Crews battle wind, cold to plant trees

Dan Wheat/Capital Press Rolando Martin, production manager at Washington Fruit and Produce Co. in Yakima, Wash., and planter Jesus Gama show how the three-row planting machine works at Hound Orchard on Royal Slope. They were planting Gala apple trees March 22 but quit early because wind was drying the roots.

Growers expand orchards of popular fruit, new styles

By DAN WHEAT

Capital Press

ROYAL CITY, Wash. -- On a good day with a three-row planter, a crew can plant 20 to 25 acres of young apple trees at roughly 1,000 trees per acre.

But weather often disrupts. Planting stopped early on March 22 for a crew of Washington Fruit and Produce Co. because wind was drying tree roots before they could get into the ground. Other days it's too cold or wet to work.

But through it all, the Yakima company is on schedule to plant another 500 acres of apple trees this spring. It's been planting at that rate for several years and intends to for several more to beef up its orchards, said Dan Plath, who manages Washington Fruit's thousands of acres of orchards with his brother Cliff.

With the exception of 2008, apple returns have been relatively good since 2003 and that is resulting in more new plantings than removal of old trees industry-wide, Plath said.

New high-coloring Fuji, Gala and Cripps Pink are scarce because growers are buying them, he said. The supply of Malling 9-T337 rootstock, the industry standard, isn't keeping up with demand because of all the new orchards going in, he said.

The problem is exacerbated by growers replacing young trees damaged in the freezes of this past winter, he said.

Most people still buy finished trees budded onto rootstock from nurseries, but growers are saving money and buying rootstock and doing their own scion grafting or budding, he said.

Washington Fruit is planting 120 acres of new Fuji and Gala this spring at Hound Orchard on the Royal Slope about halfway between Royal City and Othello. It is planting rootstock on another 40 acres for Granny Smith, which will be budded in the fall. Planting will finish on 60 more acres next year.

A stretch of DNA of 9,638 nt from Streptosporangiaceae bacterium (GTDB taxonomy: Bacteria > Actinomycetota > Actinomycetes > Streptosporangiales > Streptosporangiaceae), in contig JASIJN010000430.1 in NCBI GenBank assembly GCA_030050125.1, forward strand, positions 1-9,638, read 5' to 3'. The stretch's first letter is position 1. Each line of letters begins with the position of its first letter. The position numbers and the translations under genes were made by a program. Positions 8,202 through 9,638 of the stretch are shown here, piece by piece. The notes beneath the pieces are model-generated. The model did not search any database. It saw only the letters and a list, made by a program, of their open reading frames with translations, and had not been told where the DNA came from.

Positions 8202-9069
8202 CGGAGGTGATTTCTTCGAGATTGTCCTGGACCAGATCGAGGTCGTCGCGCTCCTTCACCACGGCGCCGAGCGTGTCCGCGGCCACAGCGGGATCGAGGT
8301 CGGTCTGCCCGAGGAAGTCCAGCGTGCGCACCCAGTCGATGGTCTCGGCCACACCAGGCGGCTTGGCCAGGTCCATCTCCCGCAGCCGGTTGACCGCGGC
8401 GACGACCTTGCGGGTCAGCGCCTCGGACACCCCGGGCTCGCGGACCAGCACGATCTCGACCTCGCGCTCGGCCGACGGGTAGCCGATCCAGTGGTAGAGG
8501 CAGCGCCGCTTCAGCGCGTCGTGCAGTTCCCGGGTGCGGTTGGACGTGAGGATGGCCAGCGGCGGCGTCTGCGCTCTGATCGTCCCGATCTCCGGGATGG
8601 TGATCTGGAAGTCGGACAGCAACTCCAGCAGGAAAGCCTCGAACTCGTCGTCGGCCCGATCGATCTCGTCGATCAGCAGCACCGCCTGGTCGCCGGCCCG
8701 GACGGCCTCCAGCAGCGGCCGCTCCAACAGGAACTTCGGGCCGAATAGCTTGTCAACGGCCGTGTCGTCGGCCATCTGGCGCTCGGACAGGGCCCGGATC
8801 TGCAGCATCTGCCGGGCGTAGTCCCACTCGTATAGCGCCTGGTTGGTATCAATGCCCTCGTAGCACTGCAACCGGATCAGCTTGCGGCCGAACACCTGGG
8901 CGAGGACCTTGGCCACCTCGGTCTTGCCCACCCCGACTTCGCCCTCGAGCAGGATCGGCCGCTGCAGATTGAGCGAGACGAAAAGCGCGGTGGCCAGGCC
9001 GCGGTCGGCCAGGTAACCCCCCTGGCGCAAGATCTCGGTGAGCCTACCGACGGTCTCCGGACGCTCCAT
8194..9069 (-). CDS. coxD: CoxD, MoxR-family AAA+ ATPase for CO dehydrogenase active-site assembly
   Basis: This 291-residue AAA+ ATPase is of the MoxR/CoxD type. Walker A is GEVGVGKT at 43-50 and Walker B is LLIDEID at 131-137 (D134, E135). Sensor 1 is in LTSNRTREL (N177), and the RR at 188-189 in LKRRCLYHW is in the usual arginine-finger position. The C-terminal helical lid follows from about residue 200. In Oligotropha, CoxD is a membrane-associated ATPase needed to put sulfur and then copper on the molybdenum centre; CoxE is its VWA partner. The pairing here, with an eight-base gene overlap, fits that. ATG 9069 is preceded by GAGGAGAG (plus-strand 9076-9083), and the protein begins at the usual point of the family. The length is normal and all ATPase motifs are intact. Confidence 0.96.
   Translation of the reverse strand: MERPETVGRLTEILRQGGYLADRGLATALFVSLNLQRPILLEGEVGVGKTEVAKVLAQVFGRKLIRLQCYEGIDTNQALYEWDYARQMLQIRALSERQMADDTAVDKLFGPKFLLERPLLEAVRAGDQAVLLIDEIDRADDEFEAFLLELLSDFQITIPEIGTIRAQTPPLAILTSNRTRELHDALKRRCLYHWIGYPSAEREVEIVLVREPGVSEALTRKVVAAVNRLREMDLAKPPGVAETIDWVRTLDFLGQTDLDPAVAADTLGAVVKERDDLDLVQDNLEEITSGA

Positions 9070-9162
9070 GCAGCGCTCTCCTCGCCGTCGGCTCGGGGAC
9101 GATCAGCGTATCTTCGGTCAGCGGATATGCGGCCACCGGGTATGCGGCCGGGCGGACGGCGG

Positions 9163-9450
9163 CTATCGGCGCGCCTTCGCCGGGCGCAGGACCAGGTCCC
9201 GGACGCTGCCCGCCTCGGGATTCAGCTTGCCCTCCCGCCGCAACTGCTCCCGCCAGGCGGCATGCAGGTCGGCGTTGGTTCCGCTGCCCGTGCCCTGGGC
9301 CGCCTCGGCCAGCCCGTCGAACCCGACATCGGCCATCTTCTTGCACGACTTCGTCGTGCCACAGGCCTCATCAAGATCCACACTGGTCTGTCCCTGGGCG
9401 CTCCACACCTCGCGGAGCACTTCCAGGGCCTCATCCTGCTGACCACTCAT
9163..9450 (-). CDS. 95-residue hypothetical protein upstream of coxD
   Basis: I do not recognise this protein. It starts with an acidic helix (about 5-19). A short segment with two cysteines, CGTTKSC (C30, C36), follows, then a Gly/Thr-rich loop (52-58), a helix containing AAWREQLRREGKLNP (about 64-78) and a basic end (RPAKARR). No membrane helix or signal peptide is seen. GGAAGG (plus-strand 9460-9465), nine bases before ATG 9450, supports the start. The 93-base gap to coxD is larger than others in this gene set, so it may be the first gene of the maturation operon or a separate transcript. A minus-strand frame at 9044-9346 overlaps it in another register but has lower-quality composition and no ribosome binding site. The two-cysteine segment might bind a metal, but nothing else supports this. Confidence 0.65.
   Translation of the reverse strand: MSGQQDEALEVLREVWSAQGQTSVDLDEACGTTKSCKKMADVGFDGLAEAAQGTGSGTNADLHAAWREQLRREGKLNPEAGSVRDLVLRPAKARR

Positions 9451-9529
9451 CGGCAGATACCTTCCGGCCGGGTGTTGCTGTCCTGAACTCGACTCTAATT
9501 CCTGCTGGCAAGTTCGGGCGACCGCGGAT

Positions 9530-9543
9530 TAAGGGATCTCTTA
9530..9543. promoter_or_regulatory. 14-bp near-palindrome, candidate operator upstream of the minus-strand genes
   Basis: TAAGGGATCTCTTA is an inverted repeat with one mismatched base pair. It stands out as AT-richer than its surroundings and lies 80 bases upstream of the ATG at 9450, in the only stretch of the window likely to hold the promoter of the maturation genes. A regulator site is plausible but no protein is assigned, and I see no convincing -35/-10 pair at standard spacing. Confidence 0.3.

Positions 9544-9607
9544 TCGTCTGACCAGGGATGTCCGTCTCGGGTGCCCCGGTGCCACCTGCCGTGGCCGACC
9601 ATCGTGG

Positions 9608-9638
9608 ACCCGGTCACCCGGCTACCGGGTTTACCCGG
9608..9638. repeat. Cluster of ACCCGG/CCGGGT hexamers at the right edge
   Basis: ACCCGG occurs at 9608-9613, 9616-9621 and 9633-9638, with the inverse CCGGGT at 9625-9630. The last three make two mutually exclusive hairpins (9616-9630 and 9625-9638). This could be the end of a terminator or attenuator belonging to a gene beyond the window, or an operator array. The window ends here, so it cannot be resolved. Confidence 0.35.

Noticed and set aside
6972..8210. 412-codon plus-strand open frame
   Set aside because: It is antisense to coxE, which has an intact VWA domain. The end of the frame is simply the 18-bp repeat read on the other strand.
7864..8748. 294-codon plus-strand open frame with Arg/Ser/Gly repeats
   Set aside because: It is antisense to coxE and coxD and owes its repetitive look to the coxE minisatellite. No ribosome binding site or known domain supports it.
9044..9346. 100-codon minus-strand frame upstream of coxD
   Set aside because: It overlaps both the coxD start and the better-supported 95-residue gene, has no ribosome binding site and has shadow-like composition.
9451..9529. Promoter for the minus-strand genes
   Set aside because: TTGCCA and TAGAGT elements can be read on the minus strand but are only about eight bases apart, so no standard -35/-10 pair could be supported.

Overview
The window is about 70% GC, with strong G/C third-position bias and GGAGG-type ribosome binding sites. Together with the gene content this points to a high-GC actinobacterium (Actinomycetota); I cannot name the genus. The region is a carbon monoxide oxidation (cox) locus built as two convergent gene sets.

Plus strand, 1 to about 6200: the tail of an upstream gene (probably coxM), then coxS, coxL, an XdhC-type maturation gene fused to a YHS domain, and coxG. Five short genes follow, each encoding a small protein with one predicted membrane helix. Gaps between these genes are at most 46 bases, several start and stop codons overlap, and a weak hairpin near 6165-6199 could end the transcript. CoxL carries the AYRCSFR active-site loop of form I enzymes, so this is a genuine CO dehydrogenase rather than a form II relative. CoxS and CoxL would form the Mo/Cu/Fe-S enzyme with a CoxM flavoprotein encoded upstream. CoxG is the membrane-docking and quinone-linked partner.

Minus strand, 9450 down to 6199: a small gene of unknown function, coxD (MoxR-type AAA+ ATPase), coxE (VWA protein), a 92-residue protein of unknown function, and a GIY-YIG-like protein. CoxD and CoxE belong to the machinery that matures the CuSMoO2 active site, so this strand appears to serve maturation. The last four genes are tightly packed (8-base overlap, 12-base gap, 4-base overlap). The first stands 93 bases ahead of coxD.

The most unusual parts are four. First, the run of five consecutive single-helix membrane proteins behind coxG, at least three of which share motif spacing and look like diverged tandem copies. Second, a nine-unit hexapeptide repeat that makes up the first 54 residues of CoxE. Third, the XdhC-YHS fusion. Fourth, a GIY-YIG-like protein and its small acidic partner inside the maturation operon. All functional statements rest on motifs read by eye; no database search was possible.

Washington Fruit bought the orchard last fall as a planting site and tore out the 15-year-old organic Braeburn that had been there. The trees were chipped and the soil fumigated.

"We have enough Braeburn and they typically lag behind other varieties we handle in price," Plath said.

The company planted other sites this season and typically plants from mid-February to mid-May.

To plant, six men sit on the back of the three-row planter drawn by a large tractor. Bundles of trees ride on platforms on either side of the seats. Three shanks, one for each row, dig the holes every four feet. The men on either side of each shank take turns placing trees in the holes.

The planter adjusts up to 12-foot-wide rows. This day, the rows are 10 feet apart for Fuji trees. The planter, patterned after one developed by Allan Bros. Fruit Inc., of Yakima, was custom built and costs enough that there are few like it in the state, production manager Rolando Martin said. Single-row planters or planting by hand is more common, he said.

A crew follows behind the planter, tilting each tree for a V-trellis system and tamping down the soil around each tree with their boots. Others install posts for trellises and drip irrigation lines.

Throughout the industry, planting costs $15,000 to $25,000 an acre.

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